There’s no doubt that vegetables provide an abundance of nutritional power, however, none of us likes to reach into the fridge only to find them rotting or wasting away. Learning how to store vegetables in mason jars is not only going to increase the shelf life of your vegetables and reduce food waste but help you save some money in the process. 

How to store vegetables in mason jars


It’s estimated that 88 millions tonnes of food waste are generated annually in Europe, the equivalent of €143 billion. As individual actors in the global food chain, we all have a part to play lowering waste, so let’s start with an easy step by discovering how to store vegetables in mason jars.

Storage in Glass Mason Jars

We like to store our vegetables in our Pearl glass mason jars. There are many reasons for this! For one, glass is a natural material that is easily recycled, whereas there are many environmental concerns surrounding the production and disposal of plastics. Plastic containers also tend to warp and change shape with food and temperature, whereas glass stores and performs safely across various temperatures.

The non-porous surface of glass also makes it easy to clean as it doesn’t absorb stains, food or germs. They can be safely washed in the dishwasher without warping or scratching the surface. Washing glass mason jars in the dishwasher, at high temperatures, also makes it easy to sanitize them. The non-porous nature of glass also means it doesn’t absorb smells the way plastic storage does, making glass a perfect option for storing foods with intense smells or colours.

What kinds of vegetables can you store in mason jars?

  • Celery
  • Carrots
  • Kale
  • Spinach
  • Broccoli
  • Cauliflower
  • Drak leafy greens
  • Radishes
  • Fresh herbs
  • Cucumber
  • Zucchini
  • Bell peppers
  • Tomatoes
  • Onions and Garlic

Step 1: Wash your Vegetables

Before storing your vegetable in glass mason jars, you need to make sure that they are thoroughly cleaned and prepared. We try to buy local produce where possible, and then use a colander to thoroughly rinse them with cold water several times.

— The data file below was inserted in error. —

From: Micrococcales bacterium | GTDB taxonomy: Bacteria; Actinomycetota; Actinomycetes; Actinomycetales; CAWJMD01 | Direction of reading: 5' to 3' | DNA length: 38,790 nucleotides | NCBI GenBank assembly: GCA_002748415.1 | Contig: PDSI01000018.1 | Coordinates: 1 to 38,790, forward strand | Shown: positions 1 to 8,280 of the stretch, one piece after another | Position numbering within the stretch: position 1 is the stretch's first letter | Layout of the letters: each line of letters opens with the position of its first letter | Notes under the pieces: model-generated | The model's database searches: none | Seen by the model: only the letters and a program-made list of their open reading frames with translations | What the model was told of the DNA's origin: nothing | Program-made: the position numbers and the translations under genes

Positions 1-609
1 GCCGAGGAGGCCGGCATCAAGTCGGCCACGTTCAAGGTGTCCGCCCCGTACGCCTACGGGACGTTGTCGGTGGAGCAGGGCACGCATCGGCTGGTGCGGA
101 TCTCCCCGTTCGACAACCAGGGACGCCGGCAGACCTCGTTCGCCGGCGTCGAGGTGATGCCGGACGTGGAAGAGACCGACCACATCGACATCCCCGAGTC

How to store vegetables in mason jars

Step 2: Chop and Choose

Next, it’s time for some mise-en-place. You can start to cut your vegetables to prepare to store them in the mason jar. Discard any unnecessary stems, remove any old leaves or bruised areas, you need to make sure that everything is fresh when you place it into your jar.

How to store vegetables in mason jars

We like to freeze the ends of our celery, carrots and onions to store in the freezer for making vegetable stocks for delicious soups.

Step 3: Drying

Make sure that everything is well dried to make sure there is no moisture that could lead to decay and rot. You can lay your vegetables out to dry naturally or you may pat them dry with a paper towel. You can also even place your vegetables on a wire rack with a towel underneath.

How to store vegetables in mason jars

Step 4: Place in the Glass Mason Jar

Now you can begin to place your vegetables into your glass mason jars. To keep carrots, radishes and celery crunchy, you can feel up the glass mason jar with some water and keep them immersed, making sure to change the water every 3 days. 

For mushrooms, rather than screwing the glass lid on, we like to secure the top with a square of paper towel to provide more ventilation. To keep lettuce crisp, we like to add a paper towel that has been lightly spritzed with water at the end of the glass mason jar.

How to store vegetables in mason jars

Extra Tips

  • Now that you can enjoy the benefits of storing your vegetables in mason jars, why not check out how to store your fruit the same way? We like these helpful tips put together by Spruce Eats here
  • Once you store your vegetables in mason jars, it’s also a good idea to clean out your fridge. Shrivelled stems, dirt and other residues can impact the freshness of what you put in your fridge. 

Why not create a weekly menu plan? By having an agenda of dishes set for the week ahead, you can prevent your fruit and vegetables from wasting in the fridge. One way of helping with this is by batch cooking in advance.